But among Democrats, the pressure campaign is clearly trending in a single direction thanks to a seven-figure political blitz from the nation’s largest banks, including ads that aired during NFL games and the State of the Union speech coverage.

The ads are meant to build pressure, not just on Brown and his particularly tricky re-election in Ohio this year, but also on Banking panel members from farm states like Sens. Jon Tester of Montana, Bob Casey of Pennsylvania and Jackie Rosen of Nevada. At the same time, Banking panel member Bob Menendez, who is simultaneously under indictment and seeking another term, is seen as a reliable ally of Wall Street while his colleague on the committee, Warren of Massachusetts, could not be further from that ideological space.

What comes to the fore in this debate is a rare schism among Democrats about what the party stands for. While most Democrats have rallied on commonalities like stronger worker protections and reproductive rights, this banking proposal is less clear cut. While hating on the greedy banks and bashing capitalism plays well with the animated and very-online progressive movement, the fact remains that so much of what powers the broader economy is reliant on that system that prizes easy and reliable access to capital.

Take, for instance, the unlikely opponents who sent letters to the feds about their concerns—much of which was coached and coordinated behind the scenes.

Black-owned business groups have joined the discussion, arguing that an increase  in capital-holding needs will hurt communities of color starting or expanding their efforts. “The Black community has faced disproportionate challenges when seeking access to capital and resources, making it even more critical to take their unique circumstances into account when making policy decisions that affect their operations,” the head of the Grand Rapids, Mich., Area Black Businesses group wrote. In Virginia, Richmond Mayor Levar Stoney, a Democrat seen as a rising star in the party and a candidate for Governor next year, wrote in opposition with similar worries, especially if the nation were to face another pandemic that requires quick and broad access to loans.

Elsewhere, the Columbus/Central Ohio Building and Construction Trades Council and its 18,000 unionized tradesmen are opposing the move because it could force infrastructure projects to scale back if the cost of borrowing cash rises. Similarly, the American Clean Power Association—made up of some of the biggest names in emerging tech and legacy energy suppliers alike—warned that the new requirements could cut investments by as much as 90% from some pockets of the market. The American Council on Renewable Energy also cited the reduced appeal of such investments with a potential cost of $20 billion in planned renewable tax-equity investments this year alone.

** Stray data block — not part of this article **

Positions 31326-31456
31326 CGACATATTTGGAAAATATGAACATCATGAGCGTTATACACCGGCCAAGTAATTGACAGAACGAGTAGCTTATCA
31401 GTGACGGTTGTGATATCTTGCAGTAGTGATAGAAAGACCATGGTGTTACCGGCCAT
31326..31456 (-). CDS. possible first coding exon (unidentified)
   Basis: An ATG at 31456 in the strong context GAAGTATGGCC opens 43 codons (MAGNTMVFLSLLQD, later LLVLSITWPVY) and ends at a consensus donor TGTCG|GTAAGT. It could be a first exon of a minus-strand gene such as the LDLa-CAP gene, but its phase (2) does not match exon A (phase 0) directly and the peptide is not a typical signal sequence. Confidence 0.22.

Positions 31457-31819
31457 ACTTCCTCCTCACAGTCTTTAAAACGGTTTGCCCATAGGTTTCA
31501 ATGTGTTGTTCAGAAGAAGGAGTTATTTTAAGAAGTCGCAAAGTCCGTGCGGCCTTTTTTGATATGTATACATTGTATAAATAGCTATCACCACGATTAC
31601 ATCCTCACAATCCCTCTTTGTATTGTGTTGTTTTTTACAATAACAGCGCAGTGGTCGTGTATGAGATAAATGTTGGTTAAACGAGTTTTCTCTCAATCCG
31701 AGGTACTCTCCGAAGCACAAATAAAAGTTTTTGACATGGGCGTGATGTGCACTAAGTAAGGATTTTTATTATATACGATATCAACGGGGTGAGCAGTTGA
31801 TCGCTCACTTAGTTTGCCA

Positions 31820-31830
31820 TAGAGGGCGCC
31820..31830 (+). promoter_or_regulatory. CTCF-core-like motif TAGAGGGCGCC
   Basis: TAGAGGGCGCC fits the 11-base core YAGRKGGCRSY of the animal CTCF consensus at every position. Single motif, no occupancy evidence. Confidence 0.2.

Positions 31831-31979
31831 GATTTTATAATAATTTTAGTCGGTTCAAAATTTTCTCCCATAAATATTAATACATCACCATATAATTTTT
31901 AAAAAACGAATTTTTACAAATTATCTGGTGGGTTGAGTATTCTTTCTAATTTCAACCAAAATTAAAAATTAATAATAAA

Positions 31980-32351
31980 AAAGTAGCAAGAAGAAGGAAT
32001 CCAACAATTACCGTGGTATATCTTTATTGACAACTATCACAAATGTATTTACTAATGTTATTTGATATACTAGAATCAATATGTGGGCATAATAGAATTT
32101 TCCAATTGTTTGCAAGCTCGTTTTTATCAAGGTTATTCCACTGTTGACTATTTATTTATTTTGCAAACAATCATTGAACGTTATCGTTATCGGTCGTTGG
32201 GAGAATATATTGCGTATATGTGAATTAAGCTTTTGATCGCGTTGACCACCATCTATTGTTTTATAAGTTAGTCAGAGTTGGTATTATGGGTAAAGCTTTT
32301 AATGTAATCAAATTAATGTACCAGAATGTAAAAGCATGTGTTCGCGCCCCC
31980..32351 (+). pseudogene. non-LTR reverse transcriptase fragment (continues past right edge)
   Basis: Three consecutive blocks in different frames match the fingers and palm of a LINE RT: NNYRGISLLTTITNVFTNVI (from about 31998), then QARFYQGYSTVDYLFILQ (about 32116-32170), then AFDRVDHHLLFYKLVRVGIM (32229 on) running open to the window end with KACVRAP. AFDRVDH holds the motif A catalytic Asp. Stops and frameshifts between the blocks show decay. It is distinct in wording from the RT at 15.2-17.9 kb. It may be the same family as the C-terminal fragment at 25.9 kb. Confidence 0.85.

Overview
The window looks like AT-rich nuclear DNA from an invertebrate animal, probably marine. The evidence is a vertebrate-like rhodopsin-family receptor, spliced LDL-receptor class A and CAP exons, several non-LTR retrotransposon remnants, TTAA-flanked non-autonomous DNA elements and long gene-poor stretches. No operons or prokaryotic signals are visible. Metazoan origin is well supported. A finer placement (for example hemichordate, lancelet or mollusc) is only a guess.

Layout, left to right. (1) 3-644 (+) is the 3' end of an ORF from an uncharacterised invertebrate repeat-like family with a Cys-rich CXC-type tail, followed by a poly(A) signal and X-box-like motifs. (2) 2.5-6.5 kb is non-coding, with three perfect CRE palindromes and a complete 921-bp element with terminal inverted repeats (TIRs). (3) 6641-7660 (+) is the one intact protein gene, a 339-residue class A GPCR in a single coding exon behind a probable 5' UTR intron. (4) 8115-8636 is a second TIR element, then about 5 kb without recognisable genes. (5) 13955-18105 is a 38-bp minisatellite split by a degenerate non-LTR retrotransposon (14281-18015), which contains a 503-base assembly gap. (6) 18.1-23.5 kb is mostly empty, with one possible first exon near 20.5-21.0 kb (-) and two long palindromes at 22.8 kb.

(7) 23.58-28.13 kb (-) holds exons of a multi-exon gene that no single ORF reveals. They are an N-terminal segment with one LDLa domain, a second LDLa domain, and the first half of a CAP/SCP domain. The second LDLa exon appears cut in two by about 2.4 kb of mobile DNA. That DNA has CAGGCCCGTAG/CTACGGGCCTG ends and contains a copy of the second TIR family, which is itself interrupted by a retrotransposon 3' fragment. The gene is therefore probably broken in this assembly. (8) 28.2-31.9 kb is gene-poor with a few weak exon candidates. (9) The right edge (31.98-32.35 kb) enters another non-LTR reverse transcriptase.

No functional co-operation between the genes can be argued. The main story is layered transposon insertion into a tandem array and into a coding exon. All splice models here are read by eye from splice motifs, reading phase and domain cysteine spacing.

And powerful agribusiness coalition that includes the cattlemen, pork farmers, grain producers, and dairy professionals all signed on against the effort: “We are very concerned that any contraction in the availability of clearing services will have a disproportionate impact on agricultural end-users that are far outside the major financial centers, especially smaller entities such as grain elevators and family farms. We urge you to modify the proposals so that they do not disincentivize banks from providing this important service to their customers.”

The naysayers also includes the massive public-employee pension systems of California, Wisconsin, and Ohio. If all of the opposition were coming from the biggest banks, or even the banks plus major financial players like insurer Nationwide, the National Association of Realtors, and Hilton Hotels, Democrats might have had an easier time pushing past it; the underlying coalition of disparate groups, however, makes this a bit trickier, especially in an election year.

Which is precisely the point. The proposed changes may be grounded in solid preventative policies, but the coalition afoot is going to be tough for regulators—especially those nominated by Democrats—to ignore. (They are, of course, officially immune to pressure, even from the Senators who confirmed them or the White House that nominated them, but political neophytes don’t regularly survive a grilling from Banking panel pros when billions are at stake for their biggest campaign donors. Their bosses are even more politically savvy.)

Democrats studying their electoral maps this year, from state legislatures to President Joe Biden’s re-election, are not eager to see unions, retirees, Black entrepreneurs, farmers, the Green New Deal types, and Wall Street all lined up against one of the most under-appreciated changes under consideration right now. Leaders of the Democratic coalition have looked at the polls and knows they’re in trouble—and so do the powerful lobbying voices looking to derail anything that could ding their bosses’ bottom line.

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Write to Philip Elliott at philip.elliott@time.com.